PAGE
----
Batting coach Graham Gooch mustn't be made a scapegoat for England's latest failure, says Andrew Strauss.
The tourists capitulated to 23-5 on day two of the fifth Test before Ben Stokes (47) dragged the total up to 155 - the fifth time England have failed to pass 200 in this Ashes and their second-lowest total in the series, only bettering the 136 they slumped to in the first innings in Brisbane.
Australia improved their 171-run lead to 311 by stumps, reaching 140-4 in their second innings with Chris Rogers scoring an unbeaten 73.
Gooch's position has come increasingly under the microscope with each England failure but fellow former skipper Strauss told Sky Sports: "You've got to be careful not to hold him wholly responsible.
"You don't see him raising his bat when Kevin Pietersen scores a hundred, therefore you can't criticise him too much when Pietersen gets a low score.
"He is obviously doing lots of work in the nets with the players but he's not seeing any results from that. I still think that players are ultimately responsible for their own games. The coach is there just to aid and help in any way that he can."
England resumed on 8-1 but were quickly in the mire as skipper Alastair Cook offered no shot to the second delivery of the day from Ryan Harris, who went on to find the edge of Kevin Pietersen's bat. When Ian Bell (two off 32 balls) snicked Peter Siddle behind, the tourists were 23-5.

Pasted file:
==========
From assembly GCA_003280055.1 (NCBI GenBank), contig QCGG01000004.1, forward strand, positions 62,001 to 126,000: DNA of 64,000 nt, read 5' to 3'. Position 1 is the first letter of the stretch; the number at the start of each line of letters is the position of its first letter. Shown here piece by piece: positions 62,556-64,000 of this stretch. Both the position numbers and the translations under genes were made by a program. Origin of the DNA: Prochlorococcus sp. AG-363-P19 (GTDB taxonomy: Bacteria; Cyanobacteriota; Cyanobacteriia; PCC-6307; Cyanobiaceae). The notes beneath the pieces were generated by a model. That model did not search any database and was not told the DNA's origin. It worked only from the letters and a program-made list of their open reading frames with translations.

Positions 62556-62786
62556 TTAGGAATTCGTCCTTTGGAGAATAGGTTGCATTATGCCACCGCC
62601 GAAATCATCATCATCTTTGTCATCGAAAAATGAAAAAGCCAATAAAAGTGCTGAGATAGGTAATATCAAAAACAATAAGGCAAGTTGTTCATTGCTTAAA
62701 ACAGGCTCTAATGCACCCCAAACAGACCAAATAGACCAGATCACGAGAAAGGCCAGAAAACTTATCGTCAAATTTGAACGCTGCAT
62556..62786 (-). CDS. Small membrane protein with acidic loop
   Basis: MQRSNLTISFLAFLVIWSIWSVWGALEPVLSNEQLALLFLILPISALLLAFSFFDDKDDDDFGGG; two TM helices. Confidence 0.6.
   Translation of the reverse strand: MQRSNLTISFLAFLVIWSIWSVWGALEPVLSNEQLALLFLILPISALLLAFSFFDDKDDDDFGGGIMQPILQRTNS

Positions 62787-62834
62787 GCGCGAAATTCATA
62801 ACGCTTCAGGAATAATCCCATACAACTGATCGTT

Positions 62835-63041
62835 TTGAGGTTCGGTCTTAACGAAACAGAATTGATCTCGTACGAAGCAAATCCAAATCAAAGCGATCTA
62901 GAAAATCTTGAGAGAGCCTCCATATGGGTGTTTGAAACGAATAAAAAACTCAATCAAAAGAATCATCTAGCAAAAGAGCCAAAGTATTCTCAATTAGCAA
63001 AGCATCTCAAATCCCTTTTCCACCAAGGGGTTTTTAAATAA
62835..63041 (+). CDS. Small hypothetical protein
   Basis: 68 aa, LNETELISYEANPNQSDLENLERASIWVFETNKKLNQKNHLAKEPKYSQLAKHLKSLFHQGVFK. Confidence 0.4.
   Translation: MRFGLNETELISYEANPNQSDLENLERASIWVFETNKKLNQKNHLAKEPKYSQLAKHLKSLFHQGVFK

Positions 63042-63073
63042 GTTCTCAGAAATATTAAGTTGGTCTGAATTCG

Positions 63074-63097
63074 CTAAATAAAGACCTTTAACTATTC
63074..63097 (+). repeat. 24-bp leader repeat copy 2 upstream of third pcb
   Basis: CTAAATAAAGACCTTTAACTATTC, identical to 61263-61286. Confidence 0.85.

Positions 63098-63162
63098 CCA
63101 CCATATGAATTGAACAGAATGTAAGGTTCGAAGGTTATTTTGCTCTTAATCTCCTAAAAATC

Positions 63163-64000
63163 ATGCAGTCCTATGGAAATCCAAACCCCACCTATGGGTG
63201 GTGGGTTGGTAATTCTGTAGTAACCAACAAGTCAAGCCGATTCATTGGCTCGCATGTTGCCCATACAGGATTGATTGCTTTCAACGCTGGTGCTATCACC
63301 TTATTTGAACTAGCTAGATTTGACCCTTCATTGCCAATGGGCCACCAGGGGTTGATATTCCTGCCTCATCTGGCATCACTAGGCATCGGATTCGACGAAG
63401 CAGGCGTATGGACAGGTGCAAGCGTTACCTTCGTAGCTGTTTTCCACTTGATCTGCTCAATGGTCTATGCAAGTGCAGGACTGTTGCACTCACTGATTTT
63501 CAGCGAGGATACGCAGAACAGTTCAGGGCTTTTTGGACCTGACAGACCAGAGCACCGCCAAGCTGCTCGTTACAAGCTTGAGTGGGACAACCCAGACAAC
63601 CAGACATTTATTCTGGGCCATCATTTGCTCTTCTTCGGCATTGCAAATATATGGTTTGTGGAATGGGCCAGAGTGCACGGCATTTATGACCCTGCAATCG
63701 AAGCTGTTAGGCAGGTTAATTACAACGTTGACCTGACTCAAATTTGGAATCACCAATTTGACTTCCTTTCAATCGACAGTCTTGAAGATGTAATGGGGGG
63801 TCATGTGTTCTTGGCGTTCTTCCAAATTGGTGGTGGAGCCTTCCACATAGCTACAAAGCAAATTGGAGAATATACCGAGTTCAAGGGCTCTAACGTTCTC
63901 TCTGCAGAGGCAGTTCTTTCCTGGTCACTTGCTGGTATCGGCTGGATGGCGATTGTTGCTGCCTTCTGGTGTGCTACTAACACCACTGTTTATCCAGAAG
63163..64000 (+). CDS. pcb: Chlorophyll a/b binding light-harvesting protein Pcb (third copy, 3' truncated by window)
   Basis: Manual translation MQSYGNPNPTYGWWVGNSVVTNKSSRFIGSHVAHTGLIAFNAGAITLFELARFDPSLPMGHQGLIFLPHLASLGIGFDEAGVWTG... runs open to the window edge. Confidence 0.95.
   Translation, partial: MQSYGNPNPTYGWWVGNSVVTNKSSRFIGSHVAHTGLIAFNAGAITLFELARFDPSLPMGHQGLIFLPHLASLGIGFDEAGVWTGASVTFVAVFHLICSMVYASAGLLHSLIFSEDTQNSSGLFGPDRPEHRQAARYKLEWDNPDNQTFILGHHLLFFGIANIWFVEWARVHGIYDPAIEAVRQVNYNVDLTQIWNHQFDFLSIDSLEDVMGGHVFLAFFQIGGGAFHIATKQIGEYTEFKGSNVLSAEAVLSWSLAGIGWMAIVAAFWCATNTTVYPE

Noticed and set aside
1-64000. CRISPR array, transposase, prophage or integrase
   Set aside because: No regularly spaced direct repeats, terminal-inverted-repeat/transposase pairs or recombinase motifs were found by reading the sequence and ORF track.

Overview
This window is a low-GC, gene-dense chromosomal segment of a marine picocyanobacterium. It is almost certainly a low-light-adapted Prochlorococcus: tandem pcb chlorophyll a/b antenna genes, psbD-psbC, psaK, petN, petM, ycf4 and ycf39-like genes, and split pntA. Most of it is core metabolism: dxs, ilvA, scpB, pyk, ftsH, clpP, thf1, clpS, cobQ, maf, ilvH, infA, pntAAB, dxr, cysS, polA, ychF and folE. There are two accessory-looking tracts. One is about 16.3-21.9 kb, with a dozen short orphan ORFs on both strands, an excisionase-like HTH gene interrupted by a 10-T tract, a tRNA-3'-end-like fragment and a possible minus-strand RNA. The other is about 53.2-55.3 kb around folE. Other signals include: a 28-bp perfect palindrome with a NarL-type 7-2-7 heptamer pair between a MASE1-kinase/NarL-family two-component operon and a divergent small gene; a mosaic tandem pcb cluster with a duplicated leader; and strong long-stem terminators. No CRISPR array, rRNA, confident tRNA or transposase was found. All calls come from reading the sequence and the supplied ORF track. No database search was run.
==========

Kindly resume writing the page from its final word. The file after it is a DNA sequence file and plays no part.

Both Cook (26.55) and Bell (27.37) are averaging less than 30 in the series following their cheap dismissals, while Pietersen (32) is a fraction over, with none of the batsmen scoring a century between them in nine innings each.
"It has been another dreadful day for England, to be honest, in the face of brilliant bowling from Johnson and Harris in particular," reflected Strauss.
"The England top-order - the experienced campaigners - Bell, Cook and Pietersen were obliterated in the morning session. Johnson and Harris set the tone and it was really good bowling on a wicket that was helpful for the Australian bowlers.
"They bowled better lines and better lengths than the England bowlers. Pietersen looked to be aggressive and positive but it didn't work for him. It just looked like the England batsmen were a little bit scrambled.
"This all goes back to the first and second Tests and the continued excellence of the Australian bowling attack."
The only bright spots on another dire day for the tourists came from Gary Balance, who struck a hard-fought 18 on debut, and Stokes - who Strauss says is growing in confidence.
"When you are in this situation when you're team is 4-0 down, it's very hard to divorce yourself from the situation," he said.
"I think Stokes has gained confidence with both the bat and the ball from what he's been doing with the other.
"That six-wicket haul allowed him to come out and play with more freedom with the bat; he's the only England batsman who has played with any sort of freedom.
"He's got a very simple technique. He looks to hit the ball and use his bat; he's been good against the short ball and I think he's played Mitchell Johnson really well. He's ducked under the short ball and taken it on at times.
"He's always looking to drive down the ground. A lot of England batsmen have got stuck in the back of the crease whereas Stokes is the one guy who is going forward at the ball at the moment."
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